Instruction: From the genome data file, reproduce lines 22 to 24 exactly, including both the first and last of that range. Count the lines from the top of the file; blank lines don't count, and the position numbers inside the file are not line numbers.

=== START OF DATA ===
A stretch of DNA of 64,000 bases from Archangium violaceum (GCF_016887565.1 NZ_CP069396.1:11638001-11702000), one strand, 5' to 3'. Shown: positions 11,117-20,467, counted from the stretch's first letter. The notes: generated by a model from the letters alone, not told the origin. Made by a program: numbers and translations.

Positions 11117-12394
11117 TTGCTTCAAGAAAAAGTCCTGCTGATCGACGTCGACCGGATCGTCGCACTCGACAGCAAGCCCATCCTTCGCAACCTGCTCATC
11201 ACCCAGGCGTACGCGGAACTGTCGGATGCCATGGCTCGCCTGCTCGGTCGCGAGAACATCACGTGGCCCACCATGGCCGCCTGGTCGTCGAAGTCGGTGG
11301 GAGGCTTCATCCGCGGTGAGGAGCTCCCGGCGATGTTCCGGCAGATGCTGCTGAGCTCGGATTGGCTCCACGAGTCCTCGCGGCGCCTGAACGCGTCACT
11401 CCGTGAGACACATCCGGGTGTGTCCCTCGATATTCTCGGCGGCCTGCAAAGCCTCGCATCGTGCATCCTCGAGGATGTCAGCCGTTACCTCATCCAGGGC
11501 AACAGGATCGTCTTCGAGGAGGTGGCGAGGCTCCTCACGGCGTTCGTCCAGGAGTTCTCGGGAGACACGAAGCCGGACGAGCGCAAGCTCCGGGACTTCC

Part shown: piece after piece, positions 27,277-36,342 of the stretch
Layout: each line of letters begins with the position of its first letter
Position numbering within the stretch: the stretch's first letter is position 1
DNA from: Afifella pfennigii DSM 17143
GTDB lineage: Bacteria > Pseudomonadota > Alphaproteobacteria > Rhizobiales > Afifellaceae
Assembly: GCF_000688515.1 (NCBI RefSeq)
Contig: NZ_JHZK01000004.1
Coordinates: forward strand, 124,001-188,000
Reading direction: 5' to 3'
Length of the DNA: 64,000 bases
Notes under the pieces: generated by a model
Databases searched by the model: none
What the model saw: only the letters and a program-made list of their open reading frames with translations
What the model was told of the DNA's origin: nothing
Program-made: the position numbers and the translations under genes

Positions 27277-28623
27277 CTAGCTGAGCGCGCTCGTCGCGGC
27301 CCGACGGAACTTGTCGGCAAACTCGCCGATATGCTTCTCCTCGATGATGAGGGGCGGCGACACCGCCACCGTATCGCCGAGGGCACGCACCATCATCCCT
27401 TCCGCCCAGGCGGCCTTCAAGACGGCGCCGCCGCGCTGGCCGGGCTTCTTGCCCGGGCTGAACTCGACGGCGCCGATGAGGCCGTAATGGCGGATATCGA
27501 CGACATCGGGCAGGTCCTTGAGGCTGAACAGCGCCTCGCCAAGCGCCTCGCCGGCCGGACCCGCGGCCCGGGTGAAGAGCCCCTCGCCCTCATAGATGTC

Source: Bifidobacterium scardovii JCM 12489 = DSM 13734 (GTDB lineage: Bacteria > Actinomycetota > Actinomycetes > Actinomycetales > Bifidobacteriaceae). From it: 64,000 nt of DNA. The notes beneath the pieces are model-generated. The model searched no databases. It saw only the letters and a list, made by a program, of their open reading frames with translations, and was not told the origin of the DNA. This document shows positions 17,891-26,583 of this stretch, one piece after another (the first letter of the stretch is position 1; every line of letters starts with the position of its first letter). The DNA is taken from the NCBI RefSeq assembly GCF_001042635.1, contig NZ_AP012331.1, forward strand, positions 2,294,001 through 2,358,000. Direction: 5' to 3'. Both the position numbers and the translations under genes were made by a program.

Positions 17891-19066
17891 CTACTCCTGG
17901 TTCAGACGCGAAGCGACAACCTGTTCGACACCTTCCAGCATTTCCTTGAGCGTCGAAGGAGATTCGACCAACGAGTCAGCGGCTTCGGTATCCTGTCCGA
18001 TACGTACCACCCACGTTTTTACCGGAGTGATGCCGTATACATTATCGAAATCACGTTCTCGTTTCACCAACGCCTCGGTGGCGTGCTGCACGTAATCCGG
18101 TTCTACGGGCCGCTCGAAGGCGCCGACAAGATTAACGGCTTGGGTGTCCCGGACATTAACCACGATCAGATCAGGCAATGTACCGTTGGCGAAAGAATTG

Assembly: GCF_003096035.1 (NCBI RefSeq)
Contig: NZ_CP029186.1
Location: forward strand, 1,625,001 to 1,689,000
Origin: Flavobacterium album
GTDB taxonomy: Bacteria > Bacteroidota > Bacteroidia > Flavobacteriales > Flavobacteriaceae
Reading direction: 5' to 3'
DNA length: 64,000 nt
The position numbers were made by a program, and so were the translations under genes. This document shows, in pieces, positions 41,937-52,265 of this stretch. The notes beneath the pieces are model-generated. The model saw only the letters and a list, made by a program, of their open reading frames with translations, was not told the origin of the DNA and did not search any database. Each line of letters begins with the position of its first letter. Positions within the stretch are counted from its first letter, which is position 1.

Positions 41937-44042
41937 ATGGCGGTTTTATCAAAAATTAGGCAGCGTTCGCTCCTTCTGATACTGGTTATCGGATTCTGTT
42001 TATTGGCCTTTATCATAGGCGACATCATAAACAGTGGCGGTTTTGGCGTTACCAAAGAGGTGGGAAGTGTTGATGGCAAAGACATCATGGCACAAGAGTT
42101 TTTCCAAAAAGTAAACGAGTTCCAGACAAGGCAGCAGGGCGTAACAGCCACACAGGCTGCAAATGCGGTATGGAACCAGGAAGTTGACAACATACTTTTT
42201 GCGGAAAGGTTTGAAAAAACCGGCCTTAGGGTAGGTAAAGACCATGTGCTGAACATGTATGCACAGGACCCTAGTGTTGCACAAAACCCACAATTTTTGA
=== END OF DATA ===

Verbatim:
Program-made: the position numbers and the translations under genes

Positions 27277-28623
27277 CTAGCTGAGCGCGCTCGTCGCGGC